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How and when talent agents help the indies.



It might seem like a violation of the indie filmmaker ethos to ask a major Hollywood talent agency for a helping hand, but that’s how little films like Crash got made recently. Creative Artists Agency’s independent group was behind this year’s Oscar winner.

Crash is one of our best examples,” says Kevin Iwashina, who is among the roughly half dozen agents working in CAA’s indie unit, by far the largest of the breed. “The agency was involved in everything from finding the material to arranging attachments like Brendan Fraser and Sandra Bullock to ultimately getting the movie financed and selling it in Toronto.”

Indie divisions like CAA’s, sometimes referred to as an agency’s “packaging” or “financing” department, are now an integral part of every major talent agency. They’re not only there to help the agency’s clients get passion projects made; they’ve become revenue centers in their own right, with some serving as a gateway for the ongoing influx of financiers looking to invest in film. Indie units can offer a project access to talent and credibility, and they can help make connections for filmmakers and producers who are newer to the process. “I think [the indie divisions] are especially valuable when you don’t have a producer who can do the same thing packaging-wise,” says Sideways and Family Stone producer Michael London, who admits he’s never set up a project via an indie division.

But if enlisting a behemoth like CAA to put your film together sounds like a quick and easy solution to talent and financing woes, think again. Producers and agents interviewed for this article all stressed that collaborating with an agency’s financing division doesn’t relieve the producer of his or her primary responsibility to attach talent and generally push the project forward. “The agencies are excellent at making introductions and identifying financing — they know the foreign distributors and equity fund sources,” elaborates producer Michael Pierce, who is currently in Luxembourg working on Michael Radford’s indie crime drama Flawless, starring Michael Caine and Demi Moore. “But it’s up to you to do something with those contacts. The producer has to consummate the relationship by identifying projects that these financing sources would be interested in” and then put the financing puzzle together.

Crash writer-director Paul Haggis describes the process by which his film attracted its supporters and finally secured financing. “Kim Hodgert at CAA deserves a lot of credit for getting Crash made,” he says. “She championed the project and pitched it to any talent agent who would listen. [CAA agent] Rick Nicita read it, believed in it and sent it to Don Cheadle with his strong recommendation. Once Don came on board as an actor and producer, we became a reality in the eyes of a lot of other actors. At that point Kevin Iwashina, Manny Nunez, John Ptak and the other folks at CAA helped pull together the myriad of deals. It still took us another year to assemble the cast that got us the money, but without CAA’s support the film would still be a script on the shelf.” Iwashina further explains that CAA — which helped create Bull’s Eye Entertainment, Crash producer and financier Bob Yari’s company with Cathy Schulman — brought in DEJ to co-finance with Bull’s Eye.

“It’s never easy to make a movie, and it never will be,” says Arianna Bocco, a former Miramax acquisitions exec who launched the Gersh Agency’s indie division a year ago. “There’s this notion that if you get your script to a packaging agent and they like it, your movie is going to get made. It’s always a challenge. Filmmakers have to have a conviction and a confidence, but they also have to be realistic. It’s a balance. You’re either going to be the next big director or that stalker calling the agency.”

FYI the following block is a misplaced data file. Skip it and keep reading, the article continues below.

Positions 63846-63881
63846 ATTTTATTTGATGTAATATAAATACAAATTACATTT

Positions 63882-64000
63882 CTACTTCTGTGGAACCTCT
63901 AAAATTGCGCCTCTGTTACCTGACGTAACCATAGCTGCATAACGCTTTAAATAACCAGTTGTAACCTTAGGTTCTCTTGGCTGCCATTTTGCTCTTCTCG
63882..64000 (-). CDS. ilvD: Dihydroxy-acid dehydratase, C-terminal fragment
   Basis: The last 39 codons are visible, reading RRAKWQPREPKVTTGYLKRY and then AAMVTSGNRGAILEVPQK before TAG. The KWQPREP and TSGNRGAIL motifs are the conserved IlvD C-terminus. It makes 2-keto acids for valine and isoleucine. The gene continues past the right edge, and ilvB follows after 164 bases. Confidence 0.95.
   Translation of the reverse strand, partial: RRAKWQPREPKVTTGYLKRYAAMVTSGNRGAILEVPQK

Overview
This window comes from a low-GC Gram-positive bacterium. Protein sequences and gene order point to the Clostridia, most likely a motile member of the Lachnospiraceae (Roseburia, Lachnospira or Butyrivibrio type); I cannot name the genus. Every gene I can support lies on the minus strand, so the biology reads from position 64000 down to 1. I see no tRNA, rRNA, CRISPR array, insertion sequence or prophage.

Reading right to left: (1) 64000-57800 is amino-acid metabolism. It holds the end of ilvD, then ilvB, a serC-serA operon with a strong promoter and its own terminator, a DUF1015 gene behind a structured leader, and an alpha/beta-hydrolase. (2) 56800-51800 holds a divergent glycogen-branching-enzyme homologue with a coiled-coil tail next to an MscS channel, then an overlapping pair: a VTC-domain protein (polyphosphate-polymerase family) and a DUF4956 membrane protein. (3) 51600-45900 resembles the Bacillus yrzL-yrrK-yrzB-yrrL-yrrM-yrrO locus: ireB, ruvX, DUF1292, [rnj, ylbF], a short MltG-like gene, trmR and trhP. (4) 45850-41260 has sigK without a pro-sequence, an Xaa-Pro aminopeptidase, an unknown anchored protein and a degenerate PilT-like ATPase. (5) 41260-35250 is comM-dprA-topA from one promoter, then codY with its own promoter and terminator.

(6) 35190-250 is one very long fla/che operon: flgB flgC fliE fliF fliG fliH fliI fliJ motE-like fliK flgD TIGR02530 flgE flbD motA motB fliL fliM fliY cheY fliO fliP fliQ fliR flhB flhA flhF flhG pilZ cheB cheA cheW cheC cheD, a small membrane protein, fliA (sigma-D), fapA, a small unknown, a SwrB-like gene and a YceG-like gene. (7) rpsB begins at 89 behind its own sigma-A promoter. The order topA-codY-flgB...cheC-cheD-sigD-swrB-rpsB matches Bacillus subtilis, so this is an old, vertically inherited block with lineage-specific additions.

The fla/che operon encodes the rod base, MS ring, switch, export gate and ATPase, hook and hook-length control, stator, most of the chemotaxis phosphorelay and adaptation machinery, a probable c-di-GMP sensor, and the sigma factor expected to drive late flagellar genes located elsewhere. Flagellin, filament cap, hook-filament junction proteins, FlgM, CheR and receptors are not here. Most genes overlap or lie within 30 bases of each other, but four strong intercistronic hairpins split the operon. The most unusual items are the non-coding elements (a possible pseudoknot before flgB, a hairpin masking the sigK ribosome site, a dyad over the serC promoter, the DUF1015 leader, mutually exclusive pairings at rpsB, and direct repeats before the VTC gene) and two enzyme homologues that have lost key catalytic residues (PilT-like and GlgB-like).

All indie agents will tell you that what gets you through their door is the quality of your script, plus some kind of validation from a trusted professional — be it talent, an attorney, a veteran producer or another agent within their agency. “We rarely take on a script without some attachment,” says William Morris Independent co-head Cassian Elwes. “Ninety-eight percent of the projects we work on already have directors or a star involved.” Adds UTA’s indie division co-head Jeremy Barber, “The single most important thing is not to overstate what you have.” In other words, if Charlize Theron isn’t firmly attached, don’t insinuate that she is. Also, if you’ve written a good script, it doesn’t necessarily make you a filmmaker. “It’s incredible how many people think they are a filmmaker without having done a short,” says UTA’s other indie co-head Rich Klubeck, a former executive at Jersey Films with producing credits including Garden State. “It’s easy to get us to watch shorts. We watch them all day long.”

These may seem like basics, but all agents polled can’t stress these points enough. “It’s like how every level of Hollywood functions — it’s a personal relationship business,” says ICM packager Shaun Redick. “We all get massive amounts of query letters on e-mail saying, I’ve got this great script... We delete them as if they’re spam.” He urges those who want to cut through the clutter to get their project submitted by “somebody we know, somebody whose taste is meaningful to our business.” When Robin Wright Penn came to her agents at CAA with the script for Sorry, Haters, says Iwashina, “we all read it and fell in love with it,” and eventually got InDigEnt to bankroll the film.


From small, digitally shot projects to studio-level films, most agencies say they’ll look a wide range of budget levels. WMI co-heads Rena Ronson and Elwes, a team since 1998, have made distribution deals for completed films with budgets as low as $100,000, but when it comes to raising financing for projects, they prefer not to work on “anything less than $1 million, unless it’s totally non-union.” “Bigger-budget projects are maybe easier in some ways because they can support a bigger cast,” admits Bocco, “but it’s not so much about the budget as it is about matchmaking. I take a more in-house producer’s approach to it. I can because I’m at a smaller agency.”